From a wide variety of sources—in the reports of American newspapers and magazines—a great volume of authentic material has originated. No one before this has undertaken to assemble this wealth of scattered data into a continuous and integrated account. Each of the men or women who have written their own stories or who have reported special small areas of the whole field of action has brought to light some missing portion of the whole story of these times. Like so many pieces in a jigsaw puzzle they help to complete the full picture. Thus the memoirs of Stiinson, Hull, Deane, Byrnes, Farley are interesting in themselves but the events they describe are not truly revealed until the testimony of each is sifted and made into an integrated story. I have examined every scrap of this material in all these works, along with the vast records of the newspapers, magazines and official reports of the time. I have tried to fit together the multitude of small pieces of the truth and thus arrive at a reasonably faithful story of this period.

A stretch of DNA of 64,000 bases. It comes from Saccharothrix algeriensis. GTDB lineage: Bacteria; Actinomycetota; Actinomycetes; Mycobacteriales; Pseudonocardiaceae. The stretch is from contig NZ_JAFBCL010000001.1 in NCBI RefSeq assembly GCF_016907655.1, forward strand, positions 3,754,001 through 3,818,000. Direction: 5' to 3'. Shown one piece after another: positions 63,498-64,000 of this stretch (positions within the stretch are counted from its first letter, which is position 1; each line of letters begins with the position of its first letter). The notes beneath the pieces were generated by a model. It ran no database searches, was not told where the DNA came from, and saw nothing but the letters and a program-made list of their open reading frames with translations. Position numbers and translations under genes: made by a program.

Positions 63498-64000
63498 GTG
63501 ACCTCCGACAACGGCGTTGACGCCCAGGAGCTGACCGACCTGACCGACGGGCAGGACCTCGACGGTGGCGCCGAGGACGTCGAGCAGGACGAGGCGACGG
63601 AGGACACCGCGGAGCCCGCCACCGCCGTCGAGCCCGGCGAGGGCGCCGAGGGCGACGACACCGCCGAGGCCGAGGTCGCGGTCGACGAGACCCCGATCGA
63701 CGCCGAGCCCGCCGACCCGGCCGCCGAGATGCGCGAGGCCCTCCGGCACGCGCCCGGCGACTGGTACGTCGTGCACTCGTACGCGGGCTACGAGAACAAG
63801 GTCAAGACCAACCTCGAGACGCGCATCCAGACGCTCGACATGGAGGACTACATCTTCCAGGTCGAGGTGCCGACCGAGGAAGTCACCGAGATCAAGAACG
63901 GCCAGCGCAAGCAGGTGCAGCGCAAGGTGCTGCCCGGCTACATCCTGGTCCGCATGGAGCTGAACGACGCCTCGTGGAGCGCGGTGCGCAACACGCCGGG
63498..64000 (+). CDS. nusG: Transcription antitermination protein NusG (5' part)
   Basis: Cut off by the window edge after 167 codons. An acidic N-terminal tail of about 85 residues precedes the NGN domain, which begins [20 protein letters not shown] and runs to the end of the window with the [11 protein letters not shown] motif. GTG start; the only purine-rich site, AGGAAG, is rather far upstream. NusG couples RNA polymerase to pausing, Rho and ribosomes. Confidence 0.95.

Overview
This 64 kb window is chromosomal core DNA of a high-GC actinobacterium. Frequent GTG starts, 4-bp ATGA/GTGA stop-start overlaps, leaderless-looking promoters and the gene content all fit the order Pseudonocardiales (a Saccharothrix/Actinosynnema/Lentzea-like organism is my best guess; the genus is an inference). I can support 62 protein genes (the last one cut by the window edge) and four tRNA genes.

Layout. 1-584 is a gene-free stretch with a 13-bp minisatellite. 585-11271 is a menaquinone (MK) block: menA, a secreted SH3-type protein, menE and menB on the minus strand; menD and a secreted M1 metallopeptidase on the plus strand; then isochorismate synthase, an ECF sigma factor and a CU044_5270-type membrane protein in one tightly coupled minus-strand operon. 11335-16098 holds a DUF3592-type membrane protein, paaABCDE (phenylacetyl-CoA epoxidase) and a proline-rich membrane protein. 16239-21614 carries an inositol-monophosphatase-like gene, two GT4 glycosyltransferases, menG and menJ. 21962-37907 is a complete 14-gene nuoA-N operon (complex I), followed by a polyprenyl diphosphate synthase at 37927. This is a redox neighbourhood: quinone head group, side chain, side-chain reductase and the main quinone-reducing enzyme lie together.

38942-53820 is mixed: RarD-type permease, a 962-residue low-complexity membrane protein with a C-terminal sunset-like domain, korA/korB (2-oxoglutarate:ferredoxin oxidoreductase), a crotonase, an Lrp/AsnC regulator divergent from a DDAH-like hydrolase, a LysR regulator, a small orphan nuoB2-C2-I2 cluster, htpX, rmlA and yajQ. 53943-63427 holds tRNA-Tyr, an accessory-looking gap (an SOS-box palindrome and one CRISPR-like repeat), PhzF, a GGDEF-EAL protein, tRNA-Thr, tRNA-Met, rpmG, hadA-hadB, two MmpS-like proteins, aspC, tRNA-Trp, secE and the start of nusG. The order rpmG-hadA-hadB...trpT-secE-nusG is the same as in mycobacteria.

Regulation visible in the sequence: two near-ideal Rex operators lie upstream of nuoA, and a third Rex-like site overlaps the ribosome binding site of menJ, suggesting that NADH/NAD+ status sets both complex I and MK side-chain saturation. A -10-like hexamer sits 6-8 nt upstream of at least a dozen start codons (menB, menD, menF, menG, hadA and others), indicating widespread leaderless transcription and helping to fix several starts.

In addition to all this I may he permitted to observe that during the administrations of Franklin Roosevelt I was an active journalist and as such very close to the events described in this volume. For most of the time I wrote a daily column which appeared in a large number of American newspapers, a weekly column in an American magazine of opinion and I contributed to numerous national magazines literally hundreds of articles dealing with these events. This work brought me close to the stage of affairs and into intimate touch with the leading characters on both sides. No small part of the material which appears in this volume, therefore, is the product of my own researches and observations at the time the events described occurred.

John T. FLynn
JULY, 1948